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McCain: U.S. shouldn't stand by, watch slaughter

Sen. John McCain said today that imposing a no-fly zone over Libya would send a message to those opposed to Libyan leader Muammar Qaddafi that the U.S. supports them.

He also does not believe a no-fly zone would - or should - lead to the use of U.S. or NATO ground forces.

"I don't think we should end up on the ground. I think it would be counterproductive for us to send in ground forces," McCain said on CBS' "The Early Show" Tuesday. "But I think it's very clear that right now through the use of air power, Qaddafi has been able to stop the tide that's been running against him. He has been able to inflict casualties from the air. And we have not well-trained or untrained troops as we have on this anti-Qaddafi side. Air power really does change the equation.

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"I think we all realize American troops on the ground would be very harmful to our cause," he said. "But right now, Qaddafi is massacring his own people. He is committing war crimes. He is doing things which are in violation of every standard of international behavior."

"The President of the United States has said Qaddafi must go - that means that we need to take action," McCain told anchor Erica Hill. "A no-fly zone would not only stop the air attacks but it would also send a message to the anti-Qaddafi forces that we're assisting them. There is humanitarian aid that needs to be given, intelligence that we could share with them - a number of areas take we could help these anti-Qaddafi forces without sending in ground troops. And we're facing a huge humanitarian crisis there, too."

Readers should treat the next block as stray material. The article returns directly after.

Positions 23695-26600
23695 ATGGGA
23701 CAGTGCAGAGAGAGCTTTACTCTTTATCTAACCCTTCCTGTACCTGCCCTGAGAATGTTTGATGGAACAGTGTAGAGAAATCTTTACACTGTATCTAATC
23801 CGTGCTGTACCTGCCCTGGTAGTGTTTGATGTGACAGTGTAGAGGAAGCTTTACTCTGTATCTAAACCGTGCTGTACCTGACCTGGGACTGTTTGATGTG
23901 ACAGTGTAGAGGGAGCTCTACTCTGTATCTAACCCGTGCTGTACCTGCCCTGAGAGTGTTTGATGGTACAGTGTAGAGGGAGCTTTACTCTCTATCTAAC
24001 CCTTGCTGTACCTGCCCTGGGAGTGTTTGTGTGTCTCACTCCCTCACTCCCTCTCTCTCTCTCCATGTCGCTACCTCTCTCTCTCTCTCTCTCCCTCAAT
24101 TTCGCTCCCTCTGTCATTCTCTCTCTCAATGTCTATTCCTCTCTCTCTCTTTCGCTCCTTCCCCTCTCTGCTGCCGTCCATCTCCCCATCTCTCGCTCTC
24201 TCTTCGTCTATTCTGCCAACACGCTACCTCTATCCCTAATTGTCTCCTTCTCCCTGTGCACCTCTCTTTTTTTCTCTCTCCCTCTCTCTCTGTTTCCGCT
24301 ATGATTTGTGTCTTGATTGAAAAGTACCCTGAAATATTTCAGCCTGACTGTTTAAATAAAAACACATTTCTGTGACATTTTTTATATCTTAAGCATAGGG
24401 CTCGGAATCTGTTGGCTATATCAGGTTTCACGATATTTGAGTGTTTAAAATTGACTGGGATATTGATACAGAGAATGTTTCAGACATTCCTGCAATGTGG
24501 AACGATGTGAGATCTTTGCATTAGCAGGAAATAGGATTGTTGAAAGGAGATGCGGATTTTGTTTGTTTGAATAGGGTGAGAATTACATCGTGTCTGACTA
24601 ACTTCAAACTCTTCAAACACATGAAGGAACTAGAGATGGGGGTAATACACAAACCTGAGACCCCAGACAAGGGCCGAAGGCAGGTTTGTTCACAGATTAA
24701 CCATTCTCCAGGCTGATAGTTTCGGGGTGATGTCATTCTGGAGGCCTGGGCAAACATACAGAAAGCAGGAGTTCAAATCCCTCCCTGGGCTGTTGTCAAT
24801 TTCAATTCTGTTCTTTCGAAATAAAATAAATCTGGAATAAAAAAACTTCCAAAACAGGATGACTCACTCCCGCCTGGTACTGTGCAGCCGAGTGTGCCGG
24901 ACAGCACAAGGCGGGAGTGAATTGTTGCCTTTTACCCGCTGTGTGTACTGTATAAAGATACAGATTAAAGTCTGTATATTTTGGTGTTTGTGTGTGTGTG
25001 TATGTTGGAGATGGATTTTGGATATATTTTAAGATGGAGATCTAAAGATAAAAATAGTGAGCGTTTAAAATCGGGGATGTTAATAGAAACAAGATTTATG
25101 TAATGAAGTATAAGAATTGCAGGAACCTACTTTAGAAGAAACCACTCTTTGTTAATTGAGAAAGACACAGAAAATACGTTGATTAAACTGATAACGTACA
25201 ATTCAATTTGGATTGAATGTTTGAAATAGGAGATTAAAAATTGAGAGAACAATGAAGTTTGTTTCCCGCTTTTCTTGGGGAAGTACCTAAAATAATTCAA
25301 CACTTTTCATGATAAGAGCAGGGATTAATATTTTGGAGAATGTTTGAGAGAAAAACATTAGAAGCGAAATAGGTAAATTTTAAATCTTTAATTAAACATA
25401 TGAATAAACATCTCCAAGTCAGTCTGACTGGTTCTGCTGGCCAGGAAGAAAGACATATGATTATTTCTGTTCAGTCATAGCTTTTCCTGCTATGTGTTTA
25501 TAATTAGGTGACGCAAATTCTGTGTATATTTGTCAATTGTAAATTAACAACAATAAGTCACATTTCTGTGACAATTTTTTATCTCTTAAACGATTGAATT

But can a no-fly zone fly without a ground invasion as well? McCain did not believe so.

"For ten years over Iraq, we imposed a no-fly zone, and the escalation was as a result of 9/11, not because of that," he told Hill.

"And I will point out again, Qaddafi's air capabilities are not very great, his maintenance is not good. It's not that huge a problem when you look at where his air assets are located."

When asked if he understood skepticism on the part of some to getting involved in any military conflict in the Middle East, McCain replied, "I certainly do - certainly a lot of skepticism given the length of our involvement and the losses we've sustained in Iraq and Afghanistan."

But, he added, "the American people also are not prepared to sit by and watch this bloodthirsty - one of the two or three worst despots in the world - slaughter innocent civilians."